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Delta Arrowhead (Sagittaria platyphylla) Classification, Uses, Removal

Sagittaria platyphylla, commonly referred to as Delta arrowhead, is a perennial aquatic plant that can reach heights of approximately 1.5 meters when fully grown.

Delta arrowhead has two types of leaves, one held above the water and the other submerged under the water. 

The plant inhabits wetlands, shallow lakes, marshes, ponds, and slow-moving waterways.

Scientific Classification

  • Kingdom: Plantae
  • Phylum: Magnoliophyta
  • Class: Liliopsida
  • Subclass: Alismatidae
  • Order: Alismatales
  • Family: Alismataceae
  • Genus: Sagittaria
  • Species: Sagittaria Platyphylla
  • Other Names: Broad-leaf arrowhead, Delta duck-potato, Ovate leaf arrowhead, and Slender arrowhead

Nativity and Distribution

Sagittaria Platyphyllais is native to the Eastern United States, Mexico, and Central America. The plant is also found in the following areas:

  • Australia
  • China in the Yangtze River Basin
  • South Africa

Physical Appearance

Delta arrowhead has arrow-like green leaves and white monoecious flowers
Delta arrowhead has arrow-like green leaves and white monoecious flowers. Image: Canva/nnhering
  • Flowers: White flowers that appear in 3-9 whorls. 
  • Leaves: Dark green leaves in color. 
  • Stem: They appear triangular in cross-section and slightly winged towards the base.
  • Fruits: Spherical clusters of fruits composed of numerous single-seeded fruitlets.
  • Roots: Has rhizomes, thus allowing the plant to colonize new areas.

Delta arrowhead flowers are monoecious (male and female flowers are produced on the same plant). 

The whorls of the male flower are at the top, while those of the female flower are at the bottom. Each flower has three green sepals and three white to pinkish petals.

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The plant’s flowering takes place primarily in the summer and fall seasons.

The submerged leaves of Sagittaria platyphylla are strap-like, measuring 10-50 cm long and 3cm wide, and have visible longitudinal veins. 

The emergent leaves are lance-shaped and are up to 28cm long to 10cm wide. The leaf blades are elongated or narrowly egg-shaped, with entire margins and pointed tips. They are smooth to the touch and shiny.

The plant’s fruits are oblong, measuring 1.5-3 mm long and 5-15 mm in diameter.

Life Cycle/Reproduction/Dispersal

  • Life Cycle: Perennial
  • Seeds: Brown, oblong shape, flattened with a small projection at one end.
  • Climate: Thrives in temperatures of between 68 to 95 degrees Fahrenheit.
  • Dispersal: Seeds are dispersed by birds, water, and wind.

Delta arrowhead reproduces through seed production and underground tubers and stem segments regrowth.

The underground stem fragments and tubers can be easily dispersed by water and various human actions, thus enabling the lateral expansion of the plant’s colonies over time. 

In sexual reproduction, the achenes (small fruits) are dispersed by humans, animals, birds, and water and take root in different locations.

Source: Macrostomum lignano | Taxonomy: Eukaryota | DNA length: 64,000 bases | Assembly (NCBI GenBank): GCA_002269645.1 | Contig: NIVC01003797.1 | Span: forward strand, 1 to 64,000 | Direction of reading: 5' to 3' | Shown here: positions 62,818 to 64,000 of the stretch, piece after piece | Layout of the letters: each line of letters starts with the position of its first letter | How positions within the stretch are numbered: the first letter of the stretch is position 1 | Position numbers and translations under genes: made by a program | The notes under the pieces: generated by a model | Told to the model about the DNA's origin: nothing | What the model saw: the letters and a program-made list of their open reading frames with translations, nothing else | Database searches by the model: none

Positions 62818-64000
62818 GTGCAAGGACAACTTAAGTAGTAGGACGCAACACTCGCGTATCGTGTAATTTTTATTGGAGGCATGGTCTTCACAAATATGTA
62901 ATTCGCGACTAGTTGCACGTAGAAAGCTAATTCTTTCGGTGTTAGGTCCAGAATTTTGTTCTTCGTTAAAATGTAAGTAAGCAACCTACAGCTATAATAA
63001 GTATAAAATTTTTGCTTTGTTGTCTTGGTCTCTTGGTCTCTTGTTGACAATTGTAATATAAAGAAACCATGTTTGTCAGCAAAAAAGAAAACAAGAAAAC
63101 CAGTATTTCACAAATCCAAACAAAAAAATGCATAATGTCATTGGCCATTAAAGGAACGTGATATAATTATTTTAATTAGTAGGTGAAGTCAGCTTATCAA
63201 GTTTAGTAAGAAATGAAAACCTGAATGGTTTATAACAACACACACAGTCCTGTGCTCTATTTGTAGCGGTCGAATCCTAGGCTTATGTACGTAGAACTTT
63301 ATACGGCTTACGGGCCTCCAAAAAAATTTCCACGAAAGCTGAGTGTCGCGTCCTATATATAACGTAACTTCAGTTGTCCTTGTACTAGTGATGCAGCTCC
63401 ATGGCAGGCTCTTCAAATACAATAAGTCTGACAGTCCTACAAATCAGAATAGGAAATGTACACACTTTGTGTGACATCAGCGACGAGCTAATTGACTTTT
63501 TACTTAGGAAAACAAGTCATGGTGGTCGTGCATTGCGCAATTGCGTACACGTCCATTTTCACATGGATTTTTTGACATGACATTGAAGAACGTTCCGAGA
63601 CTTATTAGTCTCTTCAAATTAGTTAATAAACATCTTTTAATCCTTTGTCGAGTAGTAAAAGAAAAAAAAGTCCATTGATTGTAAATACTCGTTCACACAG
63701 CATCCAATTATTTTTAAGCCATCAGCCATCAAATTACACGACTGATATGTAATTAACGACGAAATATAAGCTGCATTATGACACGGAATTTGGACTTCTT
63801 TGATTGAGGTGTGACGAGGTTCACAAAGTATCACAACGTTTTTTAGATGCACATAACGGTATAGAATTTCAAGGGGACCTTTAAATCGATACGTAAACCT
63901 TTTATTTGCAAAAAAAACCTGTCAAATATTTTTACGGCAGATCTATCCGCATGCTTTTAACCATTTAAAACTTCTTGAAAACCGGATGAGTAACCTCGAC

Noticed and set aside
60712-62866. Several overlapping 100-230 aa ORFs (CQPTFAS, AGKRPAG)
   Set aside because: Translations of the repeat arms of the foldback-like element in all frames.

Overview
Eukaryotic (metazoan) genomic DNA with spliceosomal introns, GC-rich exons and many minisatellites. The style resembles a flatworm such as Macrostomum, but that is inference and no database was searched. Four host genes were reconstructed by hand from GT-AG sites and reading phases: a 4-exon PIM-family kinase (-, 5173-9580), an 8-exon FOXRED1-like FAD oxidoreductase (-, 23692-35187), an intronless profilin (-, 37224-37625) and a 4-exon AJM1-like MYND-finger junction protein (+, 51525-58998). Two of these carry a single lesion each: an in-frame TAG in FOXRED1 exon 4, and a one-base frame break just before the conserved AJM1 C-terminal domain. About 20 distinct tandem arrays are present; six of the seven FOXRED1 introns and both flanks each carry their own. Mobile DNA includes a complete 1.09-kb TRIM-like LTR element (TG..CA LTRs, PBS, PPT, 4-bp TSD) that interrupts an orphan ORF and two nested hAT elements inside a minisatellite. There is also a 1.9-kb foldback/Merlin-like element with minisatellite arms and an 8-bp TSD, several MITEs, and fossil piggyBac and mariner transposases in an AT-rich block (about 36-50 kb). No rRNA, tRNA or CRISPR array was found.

The plant has visually appealing leaves and growth patterns and thus has been grown for decorative purposes.

Environmental Impact

The weed forms dense mats that block flow in shallow bodies of water
The weed forms dense mats that block flow in shallow bodies of water. Image: oklahomabiologicalsurvey

Blocks Water Flow

    The delta duck potato rapidly spreads and forms dense mats across shallow bodies of water, significantly obstructing water movement and causing sediment buildup. 

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    This can exacerbate flooding issues which could potentially trigger soil erosion on a large scale, leading to minor off-site consequences.

    Competes With Native Plants

      Sagittaria platyphylla impacts native ecosystems by vigorously competing with native water plants and impedes the movement of native fish.

      Water Pollution

        As the decomposing plant matter breaks down, it can consume oxygen from the water, decreasing dissolved oxygen levels. This can create hypoxic or anoxic conditions, which can harm aquatic life.

        In addition, the plant’s decomposing matter can heighten the risk of increased microbial action in the water and the growth of algal blooms, which produce toxins harmful to aquatic animals and humans.


        The following methods will control Sagittaria platyphylla:

        Chemical Control

          The following herbicides are effective in controlling the delta arrowhead:

          • Imazamox: A systemic herbicide absorbed and transported throughout the target plant. Its mode of action is slower but more comprehensive.
          • Imazapyr: A herbicide that inhibits the plant enzyme acetohydroxyaced synthase (AHAS), vital for plant growth and development. 
          • Glyphosate: A broad-spectrum, systemic herbicide, meaning it is absorbed into the plant and moves throughout to kill the entire plant, not just the parts sprayed.
          • Bispyribac-sodium: A water-soluble powder packaged in individual packets. To use it effectively, each packet should be mixed thoroughly with water before being sprayed or injected into the target plants.
          • 2,4-D compounds: Systemic herbicides absorbed by the plant and then move throughout the plant’s tissues to reach the site where they exert their herbicidal effects.
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          Mechanical Control

          This is done by winter plowing streams, lake beds, and canals after the rhizomes and tubers are exposed to frost and desiccation. 

          Although this method is effective for site-based eradication of the weed, it is only suitable for small infestations.

          Biological Control

          Australian authorities approved the release of the weevil Listronotus appendiculatus to biologically control Sagittaria platyphylla in the country.